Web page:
Why Wall Street is starving Obama of funds
The big money men are riled by what they see as banker bashing from the President and have switched to his rival Romney, says Nikhil Kumar
Nikhil Kumar is The Independent's New York correspondent. He was formerly assistant editor on the foreign desk and has also done a variety of jobs on the city desk, where he wrote about markets, commodities and other business and economics topics.
Tuesday 30 October 2012
Money talks, goes the old cliche, and seldom does it boom more loudly than during the quadrennial battle for the White House. Every donor counts as the candidates scramble to fund their way to (or back to) Pennsylvania Avenue.
Wall Street, with its deep pool of billionaires and millionaires, is a key pit stop. In 2008, it was leaning left. The-then Senator Barack Obama had successfully charmed the sharp-suited throngs of lower Manhattan into backing him, lock, stock and chequebook. Goldman Sachs, no less, was his second-biggest contributor, based on donations from the firm's political action committee and those individual donors who listed the investment bank as their employer, according to the Washington-based Centre for Responsive Politics.
But four years on, riled by what many of them see as excess regulation and banker-bashing rhetoric from the President, Wall Street types have changed their minds and they are voting with their bank accounts.
With less than a week to go until the ballots are cast, donations from the securities and investment sector have netted over $19m (£12m) for Mr Obama's Republican rival, Mitt Romney, who has said he would "repeal ... and replace" the Dodd-Frank financial oversight law backed by the President and so disliked in the high-rises of New York.
Goldman ranks as his top contributor, based on the parameters above, with Bank of America, Morgan Stanley, JPMorgan and Credit Suisse making up the remainder of Mr Romney's top-five backers, according to CRP figures. In total, the finance, insurance and real sectors have contributed nearly $61m to the Republican camp.
Mr Obama, meanwhile, has received just under $6m from the securities and investment sector during the 2012 election cycle. The only vaguely financial name in the top 10 contributors to the Obama side this year is Deloitte, the accountancy firm. Wells Fargo is the lone bank in the top 20.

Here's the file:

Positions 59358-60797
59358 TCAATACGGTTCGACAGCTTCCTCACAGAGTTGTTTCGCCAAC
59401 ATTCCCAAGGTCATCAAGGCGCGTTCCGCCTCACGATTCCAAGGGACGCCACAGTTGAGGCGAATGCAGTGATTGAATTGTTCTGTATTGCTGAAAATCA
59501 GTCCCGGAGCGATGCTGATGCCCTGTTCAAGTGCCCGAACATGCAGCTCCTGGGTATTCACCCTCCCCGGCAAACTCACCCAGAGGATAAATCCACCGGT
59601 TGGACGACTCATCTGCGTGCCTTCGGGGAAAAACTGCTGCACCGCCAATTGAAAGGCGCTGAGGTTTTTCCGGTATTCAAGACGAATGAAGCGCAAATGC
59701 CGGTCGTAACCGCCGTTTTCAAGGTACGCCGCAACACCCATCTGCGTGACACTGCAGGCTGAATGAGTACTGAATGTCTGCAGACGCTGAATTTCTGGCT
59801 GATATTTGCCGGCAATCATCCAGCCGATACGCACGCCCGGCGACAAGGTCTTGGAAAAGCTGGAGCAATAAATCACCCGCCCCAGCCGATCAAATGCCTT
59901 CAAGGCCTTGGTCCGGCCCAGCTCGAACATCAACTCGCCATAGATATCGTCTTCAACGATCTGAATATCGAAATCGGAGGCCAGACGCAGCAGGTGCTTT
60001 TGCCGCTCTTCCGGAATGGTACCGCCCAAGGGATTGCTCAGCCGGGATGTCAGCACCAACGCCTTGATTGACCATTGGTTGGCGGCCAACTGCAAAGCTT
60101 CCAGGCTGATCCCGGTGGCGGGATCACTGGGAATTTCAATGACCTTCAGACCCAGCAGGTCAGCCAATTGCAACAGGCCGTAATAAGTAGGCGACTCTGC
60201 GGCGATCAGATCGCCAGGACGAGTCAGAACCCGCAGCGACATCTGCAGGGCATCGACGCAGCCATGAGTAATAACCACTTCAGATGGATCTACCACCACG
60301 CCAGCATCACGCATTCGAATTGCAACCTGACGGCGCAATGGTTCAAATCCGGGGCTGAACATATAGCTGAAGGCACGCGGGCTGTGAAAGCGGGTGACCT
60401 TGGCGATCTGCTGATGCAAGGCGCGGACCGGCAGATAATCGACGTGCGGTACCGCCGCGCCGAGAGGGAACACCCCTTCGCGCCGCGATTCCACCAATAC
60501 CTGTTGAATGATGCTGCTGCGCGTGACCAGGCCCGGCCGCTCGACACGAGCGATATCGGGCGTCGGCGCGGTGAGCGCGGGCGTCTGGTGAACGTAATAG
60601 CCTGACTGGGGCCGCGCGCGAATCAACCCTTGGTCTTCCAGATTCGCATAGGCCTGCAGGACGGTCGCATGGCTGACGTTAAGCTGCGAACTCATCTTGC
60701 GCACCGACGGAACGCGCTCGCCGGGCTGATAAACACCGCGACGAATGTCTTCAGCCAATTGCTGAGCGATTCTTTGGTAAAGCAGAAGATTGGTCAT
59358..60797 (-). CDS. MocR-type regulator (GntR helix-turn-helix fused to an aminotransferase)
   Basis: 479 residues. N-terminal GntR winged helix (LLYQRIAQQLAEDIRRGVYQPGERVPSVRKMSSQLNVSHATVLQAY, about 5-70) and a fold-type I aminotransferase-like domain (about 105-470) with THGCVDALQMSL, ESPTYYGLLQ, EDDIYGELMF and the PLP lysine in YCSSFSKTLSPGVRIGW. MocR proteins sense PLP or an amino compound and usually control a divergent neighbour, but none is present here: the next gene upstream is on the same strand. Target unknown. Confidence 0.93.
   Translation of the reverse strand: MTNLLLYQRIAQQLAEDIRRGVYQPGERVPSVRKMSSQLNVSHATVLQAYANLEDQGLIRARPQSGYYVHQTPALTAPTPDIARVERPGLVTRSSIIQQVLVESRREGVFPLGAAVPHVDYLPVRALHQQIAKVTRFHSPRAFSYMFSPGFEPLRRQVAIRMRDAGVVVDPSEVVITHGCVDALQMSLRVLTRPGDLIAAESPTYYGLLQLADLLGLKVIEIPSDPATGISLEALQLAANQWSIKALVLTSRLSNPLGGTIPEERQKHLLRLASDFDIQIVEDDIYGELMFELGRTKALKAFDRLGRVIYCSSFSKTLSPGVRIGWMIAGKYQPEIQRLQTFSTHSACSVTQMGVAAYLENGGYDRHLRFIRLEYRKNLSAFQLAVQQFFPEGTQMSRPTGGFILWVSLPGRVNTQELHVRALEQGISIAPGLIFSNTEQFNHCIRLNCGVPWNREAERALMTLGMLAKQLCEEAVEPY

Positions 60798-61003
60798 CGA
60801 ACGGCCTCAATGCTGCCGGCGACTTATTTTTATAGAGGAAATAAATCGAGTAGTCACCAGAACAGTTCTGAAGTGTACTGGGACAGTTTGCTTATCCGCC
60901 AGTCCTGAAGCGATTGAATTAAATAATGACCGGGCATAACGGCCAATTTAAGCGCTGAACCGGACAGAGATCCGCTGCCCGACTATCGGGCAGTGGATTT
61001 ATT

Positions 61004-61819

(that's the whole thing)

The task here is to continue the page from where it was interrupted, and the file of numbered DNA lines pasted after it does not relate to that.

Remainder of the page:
The trend is repeated in the CRP tally of donations from the hedge fund business and from Mr Romney's former colleagues in private equity. The Republican co-founder of Bain Capital has booked $5.7m in cheques from the two sectors, against $1.3m for Mr Obama.
Rewind to 2008, before the President called bankers "fat cats" who don't get it, and Mr Obama had Wall Street locked up. The securities and investment cabal gave nearly $16m to the Democratic candidate, against $9.2m to Senator John McCain, the Republican standard-bearer. Hedge funds and private equity, meanwhile, backed the soon-to-be President to the tune of $3.47m. Mr McCain, in contrast, received around $2m.
The shift this year matters, given the cost of securing office. By the time this year's race is over, the Obama and Romney campaigns, along with their parties, would have raised around $2bn. And though individual contributions are capped at $2,500 per candidate per election (the primaries and general election are counted separately, adding up to $5,000) and $30,800 per party per year, deep-pocketed donors have, under a 2010 Supreme Court ruling, been funneling millions more to outside groups allied with their preferred politician.
Wall Street's enthusiasm for the Republican ticket was in evidence the other week at a New York cocktail reception with Mr Romney's Vice-Presidential candidate, Paul Ryan. For $1,000 per person, guests from the city's financial elite were invited to hob-nob with one half of the Republican ticket at the Hilton hotel. Another $5,000 bought them a snap with Mr Ryan.
The names of the event's co-chairs was telling. According to The New York Times, the host list featured a number of hedge-fund notables, including John Paulson of Paulson & Co, and senior Blackstone group executives Michael Chase and Prakash Melwani. John Mack, the former boss of Morgan Stanley, was also reported to be on the list, along with ex-Goldman chief John Whitehead.
Not that Mr Obama hasn't tried, despite his commentary on bankers, to win back Wall Street. Earlier this year, for instance, his campaign manager Jim Messina convened some of the finance world's biggest hitters, including Ralph Schlosstein of Evercore Partners and Eric Mindich of Eton Park Capital, to stress that the President was running against Mr Romney, not against the industry, according to Bloomberg reports. But nothing, not the closed-door meetings, nor an array of glittering New York fundraisers, appears to have worked.
As one Mr Obama donor told The New York Times earlier this year: "This administration has a more contemptuous view of big money and of Wall Street than any administration in 40 years. And it shows." Given the numbers, it certainly does.
And why are 'southern' ways of speaking spreading north?
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